Lavish or Low Key?

MA Wedding Locations
Credit : The Villa at Ridder Country Club

For your wedding reception, one of the first choices you need to make is whether the event will be formal or casual. You might picture an elegant soiree, complete with a jazz band, fine wines, gourmet food, and an extravagant setting. Conversely, you might prefer an outdoor picnic potluck where comfortable summer attire is appropriate.

Brunch and Lunch

Several couples I interviewed opted for a brunch buffet or luncheon instead of an evening meal, and holding a reception earlier in the day has several advantages.

One of the biggest is cost. A morning or midday meal is usually significantly less expensive than an evening one. Your guests aren't likely to drink as much as they would at an evening reception. If you choose to serve alcohol, only wine and champagne are necessary, although some couples choose to have an open bar with mixed drinks available.

Venue availability is also a benefit. You might have a better chance finding an opening at a popular venue if your reception will be early in the day.

Another advantage is that an early reception is generally shorter than a later reception. Some couples prefer this to a drawn-out evening event.

Jan and Mike wanted a simple reception, without dancing, so they chose to host a luncheon at a restaurant that is a converted train car.

"I have always [avoided] the limelight. [I] never enjoyed big weddings . . . with all the protocol, receiving lines, etc. . . I wanted to feel relaxed but still wanted to be the bride," says Jan.

Because of Jan's love of trains, the café they chose was a perfect fit. "I wanted something different. I have been to so many horrible weddings in legion halls. . . . I wanted people to have a decent lunch," says Jan, noting that they chose a buffet of hot chicken, salads, cheeses, and fruit.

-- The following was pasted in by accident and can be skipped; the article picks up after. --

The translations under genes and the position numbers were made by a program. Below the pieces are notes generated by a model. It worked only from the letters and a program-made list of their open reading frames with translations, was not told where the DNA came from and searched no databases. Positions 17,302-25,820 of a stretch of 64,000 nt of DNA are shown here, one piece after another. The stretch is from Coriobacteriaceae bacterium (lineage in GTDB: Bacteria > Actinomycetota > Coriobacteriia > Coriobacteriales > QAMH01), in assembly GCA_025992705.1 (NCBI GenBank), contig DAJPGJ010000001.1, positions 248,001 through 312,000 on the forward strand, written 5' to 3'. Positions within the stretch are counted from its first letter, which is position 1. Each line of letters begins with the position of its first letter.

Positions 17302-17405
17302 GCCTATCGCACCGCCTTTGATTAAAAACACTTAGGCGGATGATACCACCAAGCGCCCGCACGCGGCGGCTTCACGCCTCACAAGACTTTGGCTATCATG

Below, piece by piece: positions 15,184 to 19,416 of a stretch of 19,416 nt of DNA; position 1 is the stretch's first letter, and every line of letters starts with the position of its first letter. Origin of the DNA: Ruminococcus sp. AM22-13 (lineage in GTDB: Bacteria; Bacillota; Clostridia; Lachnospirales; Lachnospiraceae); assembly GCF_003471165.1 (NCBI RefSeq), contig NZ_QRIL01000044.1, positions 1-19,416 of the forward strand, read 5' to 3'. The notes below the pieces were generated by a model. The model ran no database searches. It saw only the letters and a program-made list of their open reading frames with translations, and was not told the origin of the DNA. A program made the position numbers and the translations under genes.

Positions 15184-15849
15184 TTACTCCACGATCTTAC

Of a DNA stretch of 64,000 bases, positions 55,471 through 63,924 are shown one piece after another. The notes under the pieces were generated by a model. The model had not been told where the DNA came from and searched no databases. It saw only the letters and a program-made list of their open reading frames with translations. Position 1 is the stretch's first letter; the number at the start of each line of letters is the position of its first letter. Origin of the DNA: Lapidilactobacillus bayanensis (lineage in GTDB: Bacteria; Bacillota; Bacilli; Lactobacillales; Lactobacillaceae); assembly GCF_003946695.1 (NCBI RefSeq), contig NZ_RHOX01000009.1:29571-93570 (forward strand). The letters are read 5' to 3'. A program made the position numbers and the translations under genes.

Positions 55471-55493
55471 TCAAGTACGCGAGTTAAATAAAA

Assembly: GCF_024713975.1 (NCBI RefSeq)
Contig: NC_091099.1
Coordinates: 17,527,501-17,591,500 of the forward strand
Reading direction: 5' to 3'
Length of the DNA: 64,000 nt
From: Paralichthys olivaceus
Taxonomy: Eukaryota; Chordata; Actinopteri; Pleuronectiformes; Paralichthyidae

If you have an earlier reception, you can still make it elegant. Lynette and Charles, who got married in December inside a Phoenix mansion, had an elaborate reception with brunch that included-among many other choices-iced jumbo shrimp, a carving station with prime rib, an omelet station, and eggs Benedict. The couple did not want dancing at their reception, so they had Christmas carolers as well as a harpist provide the music for the afternoon. They also decided to forgo the bouquet toss and the garter toss. "We wanted to make our day more memorable with the carolers and harp, [not] bore the guests with the typical reception activities," says Lynette.

A Cocktail Reception

White linen. Plates of scrumptious appetizers. Ice sculptures. Fruit displays. Gerbera daisies. Swanky jazz tunes. Wine. Tuxedos and gowns. A cocktail reception can be a sophisticated, yet less expensive alternative to a dinner event. Along with cost, many of the same advantages of a lunch or brunch reception apply for a cocktail reception. It doesn't usually last as long as a dinner, which can be good for couples who want to make their getaway sooner rather than later. It can have all the same rituals of a traditional wedding reception or none at all. Although many cocktail receptions are somewhat formal, they don't have to be. (One drawback, however, is that your guests might indulge a bit more on alcohol.) Usually a cocktail reception has no assigned table seating. Guests tend to stand and mingle.

Jane and Mike had a cocktail reception at a California inn rather than a sit-down meal. "We had appetizers and wine and [other] beverages with circulating waiters," says Jane, who says the food was "practically cheap!" She describes the reception as "bright, summery, festive, informal, [and] flowery."

Just Desserts

Imagine tables full of desserts: three of your favorite kinds of cheesecake, some mocha and chocolate tortes, freshly baked pies, pastries, handmade chocolates, homemade cookies, and five kinds of ice cream. I don't know about you, but that sounds like my kind of reception.

A dessert reception, which can be held in the afternoon or evening, is a mouthwatering and flexible option. Dessert can be passed around by servers or placed on a buffet table. Although champagne and wine make nice accompaniments, they are not necessary. Couples who don't want alcohol at their reception might choose to serve tea and coffee. Just like the cocktail reception, this delicious event is usually short but sweet, and it is less structured than a dinner reception. One thing to keep in mind: If you have diabetics on the guest list, make sure you provide some sugar-free options.


From Christina Friedrichsen's Intimate Weddings: Planning a Small Wedding that Fits Your Budget and Style